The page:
Progress on Federal Health Funding Remains Elusive (and an Advocacy Ask)

The federal government funded this fiscal year (which started October 1) through Nov. 21 under a continuing resolution (all of the health agencies in the HHS family are finded under the current CR).

The Senate continues to struggle to complete action on its version of the FY 2020 Labor-HHS-Education Appropriations bill. While the House of Representatives has passed 10 of the bills to date, the full Senate has not passed any, though several have been reported out of the Senate Appropriations Committee.

The continuing resolution also includes an extension of funding for several other important health care programs that were set to expire on Sept. 30, including the Community Health Centers and National Health Service Corps programs. 

Under the Senate draft, funding for the CDC would increase by nearly $180 million above FY 2019 levels, with most programs receiving level funding. One controversial provision in the Senate bill is the proposal to completely eliminate funding for the agency’s Racial and Ethnic Approaches to Community Health program – a proposal strongly opposed by APHA and many other health partners.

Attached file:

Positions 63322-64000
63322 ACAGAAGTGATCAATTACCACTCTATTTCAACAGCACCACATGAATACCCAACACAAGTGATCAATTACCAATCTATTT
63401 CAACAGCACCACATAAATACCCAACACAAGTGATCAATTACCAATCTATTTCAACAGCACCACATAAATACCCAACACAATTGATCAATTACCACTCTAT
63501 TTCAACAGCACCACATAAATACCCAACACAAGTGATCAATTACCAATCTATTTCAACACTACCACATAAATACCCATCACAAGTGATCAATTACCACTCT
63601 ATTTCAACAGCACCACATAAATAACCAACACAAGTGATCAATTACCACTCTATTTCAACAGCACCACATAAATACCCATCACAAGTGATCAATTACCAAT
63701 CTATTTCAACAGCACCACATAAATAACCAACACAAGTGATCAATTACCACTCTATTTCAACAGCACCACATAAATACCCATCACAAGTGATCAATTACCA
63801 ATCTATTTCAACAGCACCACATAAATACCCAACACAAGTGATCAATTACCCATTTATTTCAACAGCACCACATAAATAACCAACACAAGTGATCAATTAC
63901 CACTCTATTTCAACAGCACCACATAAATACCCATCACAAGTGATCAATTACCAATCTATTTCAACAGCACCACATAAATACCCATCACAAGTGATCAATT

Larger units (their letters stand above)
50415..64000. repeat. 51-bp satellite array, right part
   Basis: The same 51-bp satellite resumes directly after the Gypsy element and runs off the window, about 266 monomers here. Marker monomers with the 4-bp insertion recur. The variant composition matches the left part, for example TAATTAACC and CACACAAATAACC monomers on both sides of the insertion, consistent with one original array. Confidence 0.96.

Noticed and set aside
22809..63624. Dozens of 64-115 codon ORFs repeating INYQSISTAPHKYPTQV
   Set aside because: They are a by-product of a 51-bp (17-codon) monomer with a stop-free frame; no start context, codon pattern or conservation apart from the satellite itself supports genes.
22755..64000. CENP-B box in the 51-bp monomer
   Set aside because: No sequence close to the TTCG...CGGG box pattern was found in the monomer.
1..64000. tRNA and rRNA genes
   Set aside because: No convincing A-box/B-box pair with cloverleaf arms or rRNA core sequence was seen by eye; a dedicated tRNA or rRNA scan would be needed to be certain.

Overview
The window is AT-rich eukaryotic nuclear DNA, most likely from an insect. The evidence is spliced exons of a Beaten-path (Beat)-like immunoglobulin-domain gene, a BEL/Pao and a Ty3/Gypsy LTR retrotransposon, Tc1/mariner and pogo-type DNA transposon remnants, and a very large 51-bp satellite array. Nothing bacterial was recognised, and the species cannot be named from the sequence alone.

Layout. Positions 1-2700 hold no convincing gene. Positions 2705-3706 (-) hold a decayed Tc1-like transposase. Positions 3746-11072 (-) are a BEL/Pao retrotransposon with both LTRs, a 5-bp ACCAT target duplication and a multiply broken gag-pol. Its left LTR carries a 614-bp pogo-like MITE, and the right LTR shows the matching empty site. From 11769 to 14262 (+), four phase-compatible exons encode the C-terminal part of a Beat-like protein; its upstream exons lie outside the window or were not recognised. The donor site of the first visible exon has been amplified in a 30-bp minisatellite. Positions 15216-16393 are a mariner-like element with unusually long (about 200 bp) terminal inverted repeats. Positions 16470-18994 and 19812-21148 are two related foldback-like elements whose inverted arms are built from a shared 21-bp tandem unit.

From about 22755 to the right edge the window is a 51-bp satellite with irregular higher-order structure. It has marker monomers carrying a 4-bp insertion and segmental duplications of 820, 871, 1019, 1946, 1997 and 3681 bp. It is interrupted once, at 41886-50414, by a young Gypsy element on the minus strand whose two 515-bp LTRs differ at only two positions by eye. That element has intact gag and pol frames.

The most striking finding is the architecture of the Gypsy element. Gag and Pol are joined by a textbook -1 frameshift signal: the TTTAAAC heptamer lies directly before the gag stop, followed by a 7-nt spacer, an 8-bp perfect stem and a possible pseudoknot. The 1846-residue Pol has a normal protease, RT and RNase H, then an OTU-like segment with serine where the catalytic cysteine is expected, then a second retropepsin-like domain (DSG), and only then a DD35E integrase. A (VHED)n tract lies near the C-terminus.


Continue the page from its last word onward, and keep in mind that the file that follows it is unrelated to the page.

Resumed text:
The House bill would provide a more than $929 million increase for CDC programs, including a $16 million increase for the REACH program, $25 million in funding for CDC to undertake gun violence prevention research and a $5 million increase in funding for CDC’s Climate and Health Program, among many other important increases.

HRSA would get an $85 million increase under the Senate bill compared to a more than $472 million increase under the House version of the bill.

On Oct. 23, 120 members of the CDC Coalition, led by APHA, and other supporting organizations sent a letter to House and Senate Appropriations Committee leaders urging them to include the higher House funding levels for CDC in any final FY 2020 appropriations bill. The Friends of HRSA, also led by APHA, sent a letter to House and Senate Appropriations Committee leaders on Nov. 1 urging the higher House levels for the agency in any final FY 2020 spending bill.

We’re urging our members to contact their members of Congress and ask them to prioritize strong funding for public health programs in FY 2020.